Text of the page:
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Category Archives: F5

The Future of Economic Geopolitics: Network Effects in Intercultural Trade

By Joshua Curtis

Using a regression discontinuity design on a gravity model of trade among 36 Middle Eastern and East Asian countries between 1980 and 2014, this study demonstrates network effects in trade. A small improvement in trade between subsets of two cultural blocs diminishes the effect of cultural similarity on trade between all members of the two cultural blocs. The result holds regardless of whether cultural similarity was originally a boon or drag on trade. Furthermore, international businesses adjust to new intercultural acumen very rapidly. The effect demonstrated herein points toward an answer to economic dilemmas posed by Huntington’s “clash of civilizations.”

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Advisor: Dr. Lori Leachman, | JEL Codes: F1, F5, B27

Reforming Turkey’s Judiciary to Meet European Union Standards: A Cost-Benefit Analysis

By Alican Arcasoy

Membership in the European Union has long been a goal of the Turkish Government. The economic benefits of access to the single European market are highly attractive for a developing country like Turkey. However, joining the European Union requires a number of costly reforms. The institutional, political, and economic changes demanded by the Copenhagen Criteria can rack up a large bill for some governments. This paper will focus on the costs of reforming Turkey’s Judiciary to meet European Union standards, and whether or not those costs outweigh the economic benefits of membership.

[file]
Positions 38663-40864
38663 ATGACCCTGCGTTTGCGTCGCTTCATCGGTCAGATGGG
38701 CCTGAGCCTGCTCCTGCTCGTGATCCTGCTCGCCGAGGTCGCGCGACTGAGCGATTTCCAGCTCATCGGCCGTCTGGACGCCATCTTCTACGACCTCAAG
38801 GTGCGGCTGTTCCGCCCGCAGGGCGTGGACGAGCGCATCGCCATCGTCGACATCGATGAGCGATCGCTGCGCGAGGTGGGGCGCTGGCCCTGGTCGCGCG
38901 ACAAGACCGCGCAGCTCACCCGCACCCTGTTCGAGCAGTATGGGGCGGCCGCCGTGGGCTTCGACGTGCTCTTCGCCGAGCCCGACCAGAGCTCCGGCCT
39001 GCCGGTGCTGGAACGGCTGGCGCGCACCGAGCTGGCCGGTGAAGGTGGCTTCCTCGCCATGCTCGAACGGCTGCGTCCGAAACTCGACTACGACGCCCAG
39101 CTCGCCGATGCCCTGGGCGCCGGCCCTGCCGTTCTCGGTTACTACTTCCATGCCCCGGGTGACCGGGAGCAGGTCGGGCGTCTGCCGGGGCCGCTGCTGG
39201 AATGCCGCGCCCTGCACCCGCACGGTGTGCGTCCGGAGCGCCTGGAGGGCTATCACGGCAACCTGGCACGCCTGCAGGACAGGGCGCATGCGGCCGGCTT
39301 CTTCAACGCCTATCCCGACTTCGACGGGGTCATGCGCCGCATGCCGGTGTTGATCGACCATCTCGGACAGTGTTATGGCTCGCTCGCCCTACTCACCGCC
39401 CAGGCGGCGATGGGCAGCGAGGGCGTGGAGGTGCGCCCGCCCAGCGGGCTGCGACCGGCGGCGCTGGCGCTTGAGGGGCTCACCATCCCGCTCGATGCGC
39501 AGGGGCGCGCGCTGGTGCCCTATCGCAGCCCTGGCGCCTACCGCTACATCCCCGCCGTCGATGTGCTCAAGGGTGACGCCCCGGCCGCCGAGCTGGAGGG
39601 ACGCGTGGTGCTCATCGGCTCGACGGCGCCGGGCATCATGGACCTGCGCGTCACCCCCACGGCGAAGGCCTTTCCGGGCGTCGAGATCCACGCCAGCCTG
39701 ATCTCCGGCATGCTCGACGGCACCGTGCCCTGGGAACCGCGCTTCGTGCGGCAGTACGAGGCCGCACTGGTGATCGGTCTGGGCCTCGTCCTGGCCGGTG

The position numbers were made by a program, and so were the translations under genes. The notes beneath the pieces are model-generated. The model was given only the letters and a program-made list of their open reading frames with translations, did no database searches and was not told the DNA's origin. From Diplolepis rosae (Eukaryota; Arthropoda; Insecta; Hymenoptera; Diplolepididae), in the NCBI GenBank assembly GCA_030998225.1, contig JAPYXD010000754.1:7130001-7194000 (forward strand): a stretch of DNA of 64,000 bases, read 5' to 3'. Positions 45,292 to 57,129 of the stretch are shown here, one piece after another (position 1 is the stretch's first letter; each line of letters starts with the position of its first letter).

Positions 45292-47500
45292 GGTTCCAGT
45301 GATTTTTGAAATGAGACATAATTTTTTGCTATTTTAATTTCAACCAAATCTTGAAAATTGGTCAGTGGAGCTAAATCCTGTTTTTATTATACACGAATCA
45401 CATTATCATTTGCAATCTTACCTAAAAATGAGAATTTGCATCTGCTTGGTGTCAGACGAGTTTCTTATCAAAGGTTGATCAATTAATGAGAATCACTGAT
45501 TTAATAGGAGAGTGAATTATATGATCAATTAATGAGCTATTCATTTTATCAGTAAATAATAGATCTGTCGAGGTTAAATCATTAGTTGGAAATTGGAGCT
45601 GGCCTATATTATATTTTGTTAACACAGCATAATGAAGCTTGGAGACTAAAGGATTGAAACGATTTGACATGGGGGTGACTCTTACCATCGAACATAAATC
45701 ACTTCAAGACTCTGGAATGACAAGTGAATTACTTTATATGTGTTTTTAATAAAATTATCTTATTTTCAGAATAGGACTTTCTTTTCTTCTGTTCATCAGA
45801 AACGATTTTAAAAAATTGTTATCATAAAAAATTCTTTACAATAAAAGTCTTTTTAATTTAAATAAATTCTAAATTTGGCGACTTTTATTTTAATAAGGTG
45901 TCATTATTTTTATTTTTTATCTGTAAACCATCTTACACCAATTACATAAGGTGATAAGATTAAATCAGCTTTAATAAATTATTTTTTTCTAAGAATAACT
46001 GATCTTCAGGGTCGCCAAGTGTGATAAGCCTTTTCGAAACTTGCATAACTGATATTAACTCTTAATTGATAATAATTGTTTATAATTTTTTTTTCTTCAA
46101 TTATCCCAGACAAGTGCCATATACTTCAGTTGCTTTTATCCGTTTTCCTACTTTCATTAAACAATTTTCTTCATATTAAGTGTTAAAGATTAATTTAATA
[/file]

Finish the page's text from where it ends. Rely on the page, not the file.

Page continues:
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Advisor: Michael Munger | JEL Codes: F5, F53, F59

Evaluating the Motivation and Feasibility Theory in Predicting the Onset and Severity of Civil Conflict

By Ishita Chordia

This paper looks at 187 countries from 1960-2004 and explores the economic indicators of the onset and the severity of civil conflicts, where civil conflicts are described as small clashes that result in 25 or more battle deaths per conflict. For conflict onset, I test a model that uses the Motivation Theory to predict when a conflict will begin while for conflict severity. I test a model that uses the Feasibility Theory to predict how severe a conflict will become. In the final section, I reverse the models and test the ability of the Motivation Theory to predict conflict severity and the ability of the Feasibility Theory to predict conflict onset. I find that the Motivation Theory performs ber at predicting both conflict onset and severity.

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JEL Codes: F51, F52, O57 | Tagged: Conflict, Feasibility, International Security, Motivation, Peace


Undergraduate Program Assistant
Jennifer Becker

Director of the Honors Program
Michelle P. Connolly